Bunnies love nothing more than munching on crunchy things. Bugs Bunny specifically loves to munch on carrots, and real bunnies are no different. Bug's favorite snack should probably be given in moderation due to the high sugar content, but can rabbits eat celery? Like most bonus food for pets, celery should be fed in moderation.
Dr. Sarah Wooten, a veterinary expert with Pumpkin Pet Insurance, tells WideOpenPets.com that 60% of your rabbit's diet should consist of various vegetables. The rest of their diet should be made up of a small amount of fruit, plenty of fresh, clean water, and an unlimited supply of grass hay on top of their daily serving of rabbit food. Variety in a pet rabbit's diet mimics that of a wild rabbit, even though there are some foods that bunnies cannot eat. A pet rabbit's digestive system can be very sensitive to new foods and some leafy vegetables. With that in mind, you should slowly introduce veggies to your bunny and serve all fresh foods in moderation to minimize digestive problems.
Here's what to know about feeding your rabbit celery.
Yes, rabbits can eat celery—with a few conditions. Feeding celery to your adult rabbit has many positive health benefits. Interestingly enough, this fresh vegetable actually belongs to the same family as carrots and parsley. Some benefits of celery are their high nutrient and fiber content. Celery is full of calcium, choline, folate, folic acid, Vitamin A, Vitamin K, Vitamin C, Vitamin E, multiple B vitamins (including Vitamin B6), magnesium, phosphorous, potassium, and zinc. That's a whole lot of vitamins and minerals packed into the small package of a celery stick! It also has high water content and a sweet taste that bunnies love.
Dr. Alex Schechter, a veterinarian at Pure Paws Veterinary Care, adds that celery leaves are also a nutritious addition to your bunny's diet.
What Part of the Celery Plant Can Rabbits Eat?
It's safe for rabbits to eat all parts of a celery plant in moderation: the stalks, leaves, and roots. While celery stalks are safe overall, this delicious treat does have a few downsides. Celery strings can cause some issues for your bunnies. They can cause blockages in your rabbit's stomach, and if your rabbit's digestive tract gets stopped up, it can lead to a deadly condition called GI stasis. Celery strings can get stuck in your rabbit's teeth or become a choking hazard.
Because celery strings can cause health problems for your bunny, it's recommended that you cut these fibrous veggies up into one-inch pieces. And never feed rabbits cooked celery!
"Keep a close eye that you are offering your pet only raw food, as providing cooked food to rabbits can cause gastrointestinal trouble by upsetting the gut bacteria," Wooten says. It's also best to buy raw celery that's organic and free from pesticides. One of the best ways to serve your bunny celery is to slice it into small pieces and mix it in with their daily serving of leafy greens. These herbivores love to eat a good mixed green salad.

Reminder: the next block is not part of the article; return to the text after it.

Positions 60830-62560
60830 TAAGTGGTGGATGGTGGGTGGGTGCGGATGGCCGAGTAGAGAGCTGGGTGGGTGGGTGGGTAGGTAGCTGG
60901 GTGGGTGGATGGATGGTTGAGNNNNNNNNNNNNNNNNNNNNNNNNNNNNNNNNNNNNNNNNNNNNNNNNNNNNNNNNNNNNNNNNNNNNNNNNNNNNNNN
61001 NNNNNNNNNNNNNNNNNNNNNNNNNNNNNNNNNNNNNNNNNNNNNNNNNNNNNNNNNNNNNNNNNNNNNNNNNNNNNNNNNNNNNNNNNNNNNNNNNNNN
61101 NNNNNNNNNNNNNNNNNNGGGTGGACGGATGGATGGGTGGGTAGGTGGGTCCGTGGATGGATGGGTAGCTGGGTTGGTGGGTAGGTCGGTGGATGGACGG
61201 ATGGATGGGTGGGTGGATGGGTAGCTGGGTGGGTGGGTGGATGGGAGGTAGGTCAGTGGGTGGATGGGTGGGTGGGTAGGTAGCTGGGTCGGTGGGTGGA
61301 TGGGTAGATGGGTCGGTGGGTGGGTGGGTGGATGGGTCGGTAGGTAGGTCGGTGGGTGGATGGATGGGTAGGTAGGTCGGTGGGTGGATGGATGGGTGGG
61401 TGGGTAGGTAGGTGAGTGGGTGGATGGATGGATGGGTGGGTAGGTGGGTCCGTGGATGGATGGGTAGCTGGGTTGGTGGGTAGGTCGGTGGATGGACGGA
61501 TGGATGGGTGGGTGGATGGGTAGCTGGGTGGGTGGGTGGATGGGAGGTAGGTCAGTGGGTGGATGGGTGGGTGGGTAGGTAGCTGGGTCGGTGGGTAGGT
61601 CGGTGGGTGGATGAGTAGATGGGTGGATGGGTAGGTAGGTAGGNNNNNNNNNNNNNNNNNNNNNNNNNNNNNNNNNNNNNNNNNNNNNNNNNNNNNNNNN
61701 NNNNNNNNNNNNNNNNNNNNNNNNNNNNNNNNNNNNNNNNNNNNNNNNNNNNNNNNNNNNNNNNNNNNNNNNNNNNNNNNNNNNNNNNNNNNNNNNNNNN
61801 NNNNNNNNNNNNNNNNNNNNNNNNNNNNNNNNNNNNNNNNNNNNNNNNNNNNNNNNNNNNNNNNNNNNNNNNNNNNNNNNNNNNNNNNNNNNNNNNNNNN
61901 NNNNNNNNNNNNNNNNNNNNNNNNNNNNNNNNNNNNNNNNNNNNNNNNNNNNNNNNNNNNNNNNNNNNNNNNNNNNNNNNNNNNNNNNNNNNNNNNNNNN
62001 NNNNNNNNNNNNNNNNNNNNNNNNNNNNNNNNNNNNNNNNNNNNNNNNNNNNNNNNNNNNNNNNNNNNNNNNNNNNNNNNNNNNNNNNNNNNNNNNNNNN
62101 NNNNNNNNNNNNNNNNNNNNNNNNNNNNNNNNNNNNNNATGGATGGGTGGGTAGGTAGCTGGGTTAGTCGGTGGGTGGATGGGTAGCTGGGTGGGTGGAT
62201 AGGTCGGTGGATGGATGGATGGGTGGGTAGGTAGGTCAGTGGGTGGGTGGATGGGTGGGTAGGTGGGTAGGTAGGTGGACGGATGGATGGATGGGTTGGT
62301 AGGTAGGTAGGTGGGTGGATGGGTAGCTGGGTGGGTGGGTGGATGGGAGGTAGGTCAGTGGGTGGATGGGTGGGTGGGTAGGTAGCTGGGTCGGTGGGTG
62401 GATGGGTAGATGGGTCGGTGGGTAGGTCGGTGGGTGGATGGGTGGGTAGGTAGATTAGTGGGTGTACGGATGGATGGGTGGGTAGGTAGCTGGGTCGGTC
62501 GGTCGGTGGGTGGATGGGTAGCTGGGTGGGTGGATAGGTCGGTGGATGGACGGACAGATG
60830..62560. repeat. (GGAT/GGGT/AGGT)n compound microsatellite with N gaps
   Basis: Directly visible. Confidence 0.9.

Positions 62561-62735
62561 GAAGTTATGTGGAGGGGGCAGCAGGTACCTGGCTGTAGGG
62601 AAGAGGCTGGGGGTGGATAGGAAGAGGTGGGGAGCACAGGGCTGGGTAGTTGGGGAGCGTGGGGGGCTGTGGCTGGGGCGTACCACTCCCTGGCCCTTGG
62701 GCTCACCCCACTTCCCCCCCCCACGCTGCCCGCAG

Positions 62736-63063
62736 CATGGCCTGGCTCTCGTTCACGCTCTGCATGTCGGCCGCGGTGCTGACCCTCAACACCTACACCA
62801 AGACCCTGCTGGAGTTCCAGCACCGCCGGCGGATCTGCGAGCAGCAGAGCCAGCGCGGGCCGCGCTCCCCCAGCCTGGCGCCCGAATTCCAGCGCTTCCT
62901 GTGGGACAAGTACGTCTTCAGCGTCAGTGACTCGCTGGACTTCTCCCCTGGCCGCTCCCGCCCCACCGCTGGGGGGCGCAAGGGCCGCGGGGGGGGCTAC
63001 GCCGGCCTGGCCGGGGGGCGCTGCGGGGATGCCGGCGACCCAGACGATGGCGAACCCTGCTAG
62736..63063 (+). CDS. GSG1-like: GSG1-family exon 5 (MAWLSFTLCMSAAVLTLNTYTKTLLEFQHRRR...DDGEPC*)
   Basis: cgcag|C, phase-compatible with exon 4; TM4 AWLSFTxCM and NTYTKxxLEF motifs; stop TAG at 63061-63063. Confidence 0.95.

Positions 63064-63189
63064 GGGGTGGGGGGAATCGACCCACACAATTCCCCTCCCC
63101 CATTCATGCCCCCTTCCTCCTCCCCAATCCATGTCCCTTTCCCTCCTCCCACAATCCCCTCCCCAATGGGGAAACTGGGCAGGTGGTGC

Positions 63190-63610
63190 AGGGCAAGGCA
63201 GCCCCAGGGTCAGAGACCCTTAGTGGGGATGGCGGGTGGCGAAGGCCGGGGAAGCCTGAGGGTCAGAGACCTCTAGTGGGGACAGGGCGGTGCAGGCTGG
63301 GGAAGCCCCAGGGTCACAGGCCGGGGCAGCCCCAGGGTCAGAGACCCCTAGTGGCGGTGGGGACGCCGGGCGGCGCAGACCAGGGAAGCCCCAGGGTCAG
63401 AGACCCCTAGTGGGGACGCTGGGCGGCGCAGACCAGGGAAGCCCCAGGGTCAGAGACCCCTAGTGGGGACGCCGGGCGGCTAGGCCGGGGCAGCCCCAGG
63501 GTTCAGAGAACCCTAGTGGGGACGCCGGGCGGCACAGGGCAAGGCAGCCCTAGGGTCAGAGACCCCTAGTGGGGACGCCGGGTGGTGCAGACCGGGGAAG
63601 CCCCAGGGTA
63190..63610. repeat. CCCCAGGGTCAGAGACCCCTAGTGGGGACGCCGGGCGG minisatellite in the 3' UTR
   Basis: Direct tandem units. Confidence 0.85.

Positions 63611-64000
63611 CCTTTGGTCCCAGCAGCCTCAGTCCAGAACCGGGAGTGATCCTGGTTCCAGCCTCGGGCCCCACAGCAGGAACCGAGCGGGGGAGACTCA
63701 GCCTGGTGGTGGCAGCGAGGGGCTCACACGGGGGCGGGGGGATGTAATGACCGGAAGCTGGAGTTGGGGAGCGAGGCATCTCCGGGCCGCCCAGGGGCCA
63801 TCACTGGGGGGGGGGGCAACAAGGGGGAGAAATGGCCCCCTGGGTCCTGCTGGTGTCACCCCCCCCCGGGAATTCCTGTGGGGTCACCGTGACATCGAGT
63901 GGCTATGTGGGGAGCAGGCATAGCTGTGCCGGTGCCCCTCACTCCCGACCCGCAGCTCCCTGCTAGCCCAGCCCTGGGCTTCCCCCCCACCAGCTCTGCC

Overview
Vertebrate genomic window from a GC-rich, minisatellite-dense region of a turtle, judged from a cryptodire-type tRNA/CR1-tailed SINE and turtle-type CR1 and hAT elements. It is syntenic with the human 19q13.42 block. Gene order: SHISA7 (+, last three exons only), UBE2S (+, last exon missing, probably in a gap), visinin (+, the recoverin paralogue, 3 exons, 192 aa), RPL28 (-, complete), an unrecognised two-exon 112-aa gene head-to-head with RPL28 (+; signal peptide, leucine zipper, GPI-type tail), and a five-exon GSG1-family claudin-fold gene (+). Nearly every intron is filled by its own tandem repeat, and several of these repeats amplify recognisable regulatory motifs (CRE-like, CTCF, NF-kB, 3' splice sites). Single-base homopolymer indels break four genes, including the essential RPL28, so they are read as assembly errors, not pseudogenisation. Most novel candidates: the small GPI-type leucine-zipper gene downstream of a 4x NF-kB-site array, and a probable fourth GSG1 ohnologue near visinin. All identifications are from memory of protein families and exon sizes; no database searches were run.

How Much Celery Can I Give My Rabbit?
While celery is safe for your rabbit, Wooten says it should only make up 30% of your pet's overall diet. The first time you feed your rabbit celery, you should give them a small amount to see how they handle the new food.
If they like it, great! But remember: everything in moderation. Celery has a lot of water and sugar and, while a rabbit needs plenty of water in its diet, too much can lead to tummy issues.
What Vegetables Can Rabbits Not Eat?
There are some vegetables that should not be a part of your rabbit's diet, no matter how healthy they seem. Wooten recommends leaving out potatoes, avocado, iceberg lettuce, rhubarb, and cauliflower, as these veggies are toxic to your bunny. "Veggies that can be enjoyed as an occasional treat (because they are high in calories): carrots, parsnips, turnips, beets, sugar beets, sweet potato, radish," Wooten says.
Apart from these foods, also avoid sharing hamsters' and guinea pigs' food. "Rabbits require a high-fiber diet, and hamsters' food has no nutritional value to your pet," Schletcher explains. Pet stores often merchandise hamster and guinea pig food next to the rabbit treats, so it can often become confusing—especially since many look exactly alike and have tiny labeling. Don't feel bad if you accidentally bring home the wrong treats. I've had rabbits for years, and I've even brought home a hamster treat by accident before!
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This article was originally published April 17, 2022.